This is yet another book which I probably would not have read had it not been for reviews on Goodreads and recommendations from several GR friends which prompted me to read another novel by Kearsley, Every Secret Thing. I liked Every Secret Thing enough to want to read more of Kearsley’s work.
This novel has dual time lines. There is a contemporary narrative, told in the first person. The narrator is an author writing a historical novel about a failed Jacobite rebellion which took place in 1708. There is also a third person narrative set in 1708, which is the novel being written by the first person narrator.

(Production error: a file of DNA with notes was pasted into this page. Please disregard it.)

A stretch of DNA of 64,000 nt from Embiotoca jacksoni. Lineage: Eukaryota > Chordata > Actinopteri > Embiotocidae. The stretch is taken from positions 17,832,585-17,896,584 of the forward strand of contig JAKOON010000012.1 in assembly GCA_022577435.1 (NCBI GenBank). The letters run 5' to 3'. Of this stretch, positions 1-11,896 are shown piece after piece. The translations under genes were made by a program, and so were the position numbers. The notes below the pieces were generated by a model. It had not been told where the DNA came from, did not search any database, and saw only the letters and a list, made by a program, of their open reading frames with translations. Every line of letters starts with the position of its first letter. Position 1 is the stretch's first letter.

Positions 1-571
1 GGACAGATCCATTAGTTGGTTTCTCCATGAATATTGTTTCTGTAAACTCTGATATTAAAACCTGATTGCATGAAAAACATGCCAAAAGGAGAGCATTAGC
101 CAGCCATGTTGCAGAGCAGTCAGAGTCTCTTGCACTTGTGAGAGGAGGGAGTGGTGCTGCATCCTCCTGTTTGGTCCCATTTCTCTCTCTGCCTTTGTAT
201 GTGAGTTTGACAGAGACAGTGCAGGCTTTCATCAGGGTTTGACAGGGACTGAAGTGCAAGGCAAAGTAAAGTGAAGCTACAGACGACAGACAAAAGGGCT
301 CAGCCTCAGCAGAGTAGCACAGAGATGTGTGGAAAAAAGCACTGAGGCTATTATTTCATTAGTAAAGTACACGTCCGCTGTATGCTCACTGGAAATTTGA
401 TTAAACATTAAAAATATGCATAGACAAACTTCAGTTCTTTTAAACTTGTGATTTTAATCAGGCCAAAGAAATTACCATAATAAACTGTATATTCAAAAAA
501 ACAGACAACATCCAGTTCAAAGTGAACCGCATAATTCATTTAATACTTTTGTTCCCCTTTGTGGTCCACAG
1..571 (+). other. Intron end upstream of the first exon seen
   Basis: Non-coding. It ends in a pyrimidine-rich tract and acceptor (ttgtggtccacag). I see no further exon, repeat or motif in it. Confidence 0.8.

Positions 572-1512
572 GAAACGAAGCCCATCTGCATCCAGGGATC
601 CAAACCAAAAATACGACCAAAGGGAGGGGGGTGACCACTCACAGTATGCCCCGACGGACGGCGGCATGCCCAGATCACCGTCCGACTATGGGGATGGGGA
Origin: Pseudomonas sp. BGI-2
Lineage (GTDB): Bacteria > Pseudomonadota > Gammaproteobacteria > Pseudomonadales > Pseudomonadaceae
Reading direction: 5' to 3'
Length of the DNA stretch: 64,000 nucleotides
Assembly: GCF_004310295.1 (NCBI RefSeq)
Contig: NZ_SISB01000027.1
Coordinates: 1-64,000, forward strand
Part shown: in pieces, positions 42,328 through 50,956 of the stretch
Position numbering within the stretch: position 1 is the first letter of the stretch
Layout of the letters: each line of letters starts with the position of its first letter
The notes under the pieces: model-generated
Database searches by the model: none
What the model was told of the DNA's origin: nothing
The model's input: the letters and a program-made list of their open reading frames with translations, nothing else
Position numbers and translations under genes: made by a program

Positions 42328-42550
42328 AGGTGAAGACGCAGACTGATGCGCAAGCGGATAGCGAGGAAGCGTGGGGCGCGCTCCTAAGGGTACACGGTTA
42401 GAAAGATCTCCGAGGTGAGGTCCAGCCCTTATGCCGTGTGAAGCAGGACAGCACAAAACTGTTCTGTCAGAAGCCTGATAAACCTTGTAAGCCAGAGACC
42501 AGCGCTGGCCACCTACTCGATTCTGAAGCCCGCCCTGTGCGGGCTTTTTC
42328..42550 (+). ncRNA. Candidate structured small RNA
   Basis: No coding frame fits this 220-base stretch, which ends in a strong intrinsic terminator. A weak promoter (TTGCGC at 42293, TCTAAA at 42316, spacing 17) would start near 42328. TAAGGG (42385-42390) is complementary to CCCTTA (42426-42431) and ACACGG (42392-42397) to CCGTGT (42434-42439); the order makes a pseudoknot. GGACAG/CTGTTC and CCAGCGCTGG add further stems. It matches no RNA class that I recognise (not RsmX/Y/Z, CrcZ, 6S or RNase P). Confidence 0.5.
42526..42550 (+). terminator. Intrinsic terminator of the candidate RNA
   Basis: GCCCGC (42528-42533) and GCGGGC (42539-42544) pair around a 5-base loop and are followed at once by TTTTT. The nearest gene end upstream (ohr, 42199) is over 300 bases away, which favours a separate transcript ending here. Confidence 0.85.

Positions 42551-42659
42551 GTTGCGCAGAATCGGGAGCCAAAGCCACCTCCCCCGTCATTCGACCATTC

The novel has some very attractive features: a beautiful and romantic Scottish setting, evidence of excellent research into the rebellion, clear prose and solid development of character. However, there are some features of the novel which I found less successful, in particular, the concept of genetic memory, which is the device used to link the present-day first person narrative with the third person historical narrative. While some way to link the two narratives was obviously needed, in my view the idea that the present day author was channeling the memories of her ancestor was not convincing.
This is a novel I probably would have liked much more had I been familiar with the history with which it deals, or the location in which it is set. That said, it has certainly made me interested in learning more about the history. It has also put Slains Castle and Cruden Bay firmly on the list of places I’d like to visit in the future. For me, this was slightly less engaging than Every Secret Thing, which makes it a solid 3-1/2 star read.